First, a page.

Have you ever used some sort of lumpy or textured self-myofascial release tool and thought to yourself, “If the grooves were just a little bit deeper,” or, “If only those notches were an inch more apart”? Or maybe you’ve spent all sorts of time trying to tape lacrosse balls into different little atom-like shapes. Well, all that is a thing of the past if you’re using the enso Muscle Roller from Evofit.
The benefits of regular foam rolling and self-myofascial release are pretty well established at this point. But just as no two human bodies are made the same, neither are any two therapeutic tools. In general, certain myofascial release devices are good for certain things. So we all end up with a crate somewhere full of what looks like a crazy collection of dog toys.
Thankfully, Evofit figured out that a myofascial tool could be a dynamic device, instead of a static one. They designed the enso to be highly customizable and to fit the needs of any body on any given day. The idea is that you can use the same device on all different parts of your body by putting it into different configurations.
Configurations? What? It’s a foam roller, right? Well, no, to call the enso a “roller” really isn’t accurate. Simply put, the enso is an aluminum tube and eight foam discs. The tube is 13” long and has thirteen equally spaced grooves. Of the eight discs, four are 4.5” in diameter and four are 5” in diameter. The discs also have a solid core, so you don’t have to worry about crushing them.
So the magic part is that you can slide as many of the discs onto the tube as you want, and place them in any of the grooves. You could put on one disc and have a fine-edged tool. You could put two bunches on and have the perfect tool for working the tissue on either side of your spine (put the tape and lacrosse balls down). Or you could put two groups of the discs on either end of the tube and be able to roll both your legs at once.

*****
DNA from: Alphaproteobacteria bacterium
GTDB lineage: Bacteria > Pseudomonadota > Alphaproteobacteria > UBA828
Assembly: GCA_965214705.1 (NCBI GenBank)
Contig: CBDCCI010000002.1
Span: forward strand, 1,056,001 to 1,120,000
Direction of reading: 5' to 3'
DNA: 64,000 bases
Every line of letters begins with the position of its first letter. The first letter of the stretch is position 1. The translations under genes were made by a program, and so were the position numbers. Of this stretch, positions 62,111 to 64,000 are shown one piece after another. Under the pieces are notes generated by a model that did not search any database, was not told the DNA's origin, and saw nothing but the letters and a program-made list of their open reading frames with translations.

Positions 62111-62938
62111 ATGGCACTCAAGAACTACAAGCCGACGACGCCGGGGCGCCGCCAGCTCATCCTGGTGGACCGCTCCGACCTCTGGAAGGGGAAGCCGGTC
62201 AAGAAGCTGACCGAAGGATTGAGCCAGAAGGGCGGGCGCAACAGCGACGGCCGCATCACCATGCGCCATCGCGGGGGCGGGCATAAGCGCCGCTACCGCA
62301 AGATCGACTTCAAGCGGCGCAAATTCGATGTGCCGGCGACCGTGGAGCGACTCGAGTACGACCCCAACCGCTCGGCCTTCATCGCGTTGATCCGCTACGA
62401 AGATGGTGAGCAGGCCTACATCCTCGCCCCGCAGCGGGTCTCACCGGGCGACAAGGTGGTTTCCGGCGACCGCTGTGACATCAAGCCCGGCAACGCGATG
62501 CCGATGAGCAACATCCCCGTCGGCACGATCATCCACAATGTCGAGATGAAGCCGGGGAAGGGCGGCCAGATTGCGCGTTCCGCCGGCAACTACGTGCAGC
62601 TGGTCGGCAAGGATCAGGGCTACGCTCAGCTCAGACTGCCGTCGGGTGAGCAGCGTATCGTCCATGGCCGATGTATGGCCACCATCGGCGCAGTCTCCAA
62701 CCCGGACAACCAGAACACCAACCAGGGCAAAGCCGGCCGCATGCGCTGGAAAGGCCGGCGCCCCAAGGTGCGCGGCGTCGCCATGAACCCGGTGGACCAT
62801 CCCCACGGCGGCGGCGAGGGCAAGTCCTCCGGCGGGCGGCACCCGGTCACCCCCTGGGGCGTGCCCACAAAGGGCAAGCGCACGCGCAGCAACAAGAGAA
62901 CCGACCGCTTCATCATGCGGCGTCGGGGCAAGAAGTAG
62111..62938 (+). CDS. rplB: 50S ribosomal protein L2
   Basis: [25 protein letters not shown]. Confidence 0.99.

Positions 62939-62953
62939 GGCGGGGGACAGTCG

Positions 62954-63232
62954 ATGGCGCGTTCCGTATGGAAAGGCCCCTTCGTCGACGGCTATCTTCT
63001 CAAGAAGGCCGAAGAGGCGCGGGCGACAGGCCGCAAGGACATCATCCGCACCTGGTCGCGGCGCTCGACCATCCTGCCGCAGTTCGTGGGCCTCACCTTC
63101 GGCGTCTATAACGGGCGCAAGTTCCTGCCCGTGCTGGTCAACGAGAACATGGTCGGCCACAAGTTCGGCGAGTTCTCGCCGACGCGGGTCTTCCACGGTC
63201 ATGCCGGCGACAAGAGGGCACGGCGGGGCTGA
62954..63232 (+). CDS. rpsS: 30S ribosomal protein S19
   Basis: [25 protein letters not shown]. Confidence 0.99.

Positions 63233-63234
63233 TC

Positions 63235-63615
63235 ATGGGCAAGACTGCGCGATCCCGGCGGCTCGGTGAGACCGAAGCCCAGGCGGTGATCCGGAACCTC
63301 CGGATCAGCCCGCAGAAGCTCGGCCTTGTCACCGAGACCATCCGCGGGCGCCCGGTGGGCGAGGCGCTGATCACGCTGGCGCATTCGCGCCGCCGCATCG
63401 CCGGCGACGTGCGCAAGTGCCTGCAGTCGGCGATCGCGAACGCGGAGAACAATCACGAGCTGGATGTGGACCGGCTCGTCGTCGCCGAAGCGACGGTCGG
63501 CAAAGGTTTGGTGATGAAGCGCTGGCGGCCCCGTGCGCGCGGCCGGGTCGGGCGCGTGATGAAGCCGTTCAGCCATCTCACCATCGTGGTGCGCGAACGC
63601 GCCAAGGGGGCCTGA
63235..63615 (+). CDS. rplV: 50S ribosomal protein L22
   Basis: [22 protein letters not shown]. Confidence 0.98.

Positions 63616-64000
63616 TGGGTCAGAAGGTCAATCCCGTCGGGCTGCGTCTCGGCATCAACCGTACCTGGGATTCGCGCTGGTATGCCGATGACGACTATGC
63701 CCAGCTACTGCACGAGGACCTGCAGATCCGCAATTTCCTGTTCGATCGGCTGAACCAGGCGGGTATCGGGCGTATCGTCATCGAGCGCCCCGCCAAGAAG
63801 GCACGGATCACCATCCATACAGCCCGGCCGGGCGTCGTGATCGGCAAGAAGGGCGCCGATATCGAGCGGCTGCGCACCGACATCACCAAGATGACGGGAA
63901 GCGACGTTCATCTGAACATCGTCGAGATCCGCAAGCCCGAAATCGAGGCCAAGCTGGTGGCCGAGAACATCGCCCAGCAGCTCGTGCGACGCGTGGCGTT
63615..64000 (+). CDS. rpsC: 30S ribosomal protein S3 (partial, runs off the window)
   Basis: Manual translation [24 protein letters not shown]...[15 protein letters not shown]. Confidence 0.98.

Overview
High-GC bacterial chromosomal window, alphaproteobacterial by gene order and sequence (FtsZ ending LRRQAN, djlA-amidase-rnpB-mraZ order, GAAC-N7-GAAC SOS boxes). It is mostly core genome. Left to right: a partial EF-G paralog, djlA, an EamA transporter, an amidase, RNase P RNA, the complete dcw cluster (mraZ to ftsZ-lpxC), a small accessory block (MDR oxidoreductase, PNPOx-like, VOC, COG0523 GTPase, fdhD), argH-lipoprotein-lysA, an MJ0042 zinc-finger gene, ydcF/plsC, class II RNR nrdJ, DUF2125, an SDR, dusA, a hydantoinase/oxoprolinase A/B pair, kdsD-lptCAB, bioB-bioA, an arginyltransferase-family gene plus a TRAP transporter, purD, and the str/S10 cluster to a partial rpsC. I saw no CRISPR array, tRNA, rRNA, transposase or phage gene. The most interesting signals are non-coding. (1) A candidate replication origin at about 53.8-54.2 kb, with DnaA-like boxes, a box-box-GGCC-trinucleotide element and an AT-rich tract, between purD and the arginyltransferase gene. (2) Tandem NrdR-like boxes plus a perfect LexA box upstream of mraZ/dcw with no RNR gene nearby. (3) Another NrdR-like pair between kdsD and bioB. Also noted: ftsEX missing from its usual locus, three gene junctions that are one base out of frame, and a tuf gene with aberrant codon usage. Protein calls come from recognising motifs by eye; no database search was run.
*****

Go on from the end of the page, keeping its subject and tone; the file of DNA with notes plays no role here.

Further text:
There are a large number of ways you can set up the enso, and thankfully, there is also a large amount of information on the enso website. Here’s a sample video showing how you can use the enso in multiple ways on your quads:
The full-sized enso roller only weighs about two pounds, so it’s quite portable. But a travel-sized version of the enso roller is also available. It retails at $69.00 and is only eight inches in length, with six of the adjustable foam rollers.
Now, I know that $89.00 for the full-sized enso might seem like a lot. But particularly for those of you who haven’t yet spent a lot of money on self-myofascial devices, the enso isn’t that expensive when you consider its customizable nature will probably keep you from having to buy a few different foam rollers and other things. For those of you who already have a lot of balls and rollers, consider that the enso will make your gym space, living room, or man cave more elegant by letting you stash all the clutter and stick with just the enso and maybe one or two other tools.
I personally love the enso. I spend a lot less time digging through the dog-toy crate and a lot less time trying to contort myself into the perfect position on my generic foam roller. Instead, I get to work exactly the tissues and muscles I want to work at exactly the intensity and pressure I want. And I promise you, if you show up at your gym with this, everyone is going to think you’re the coolest kid on the block (or maybe just the nerdiest jock, but that’s not really so bad either).
The enso Muscle Roller is available for $89.00 at EvofitForLife.com.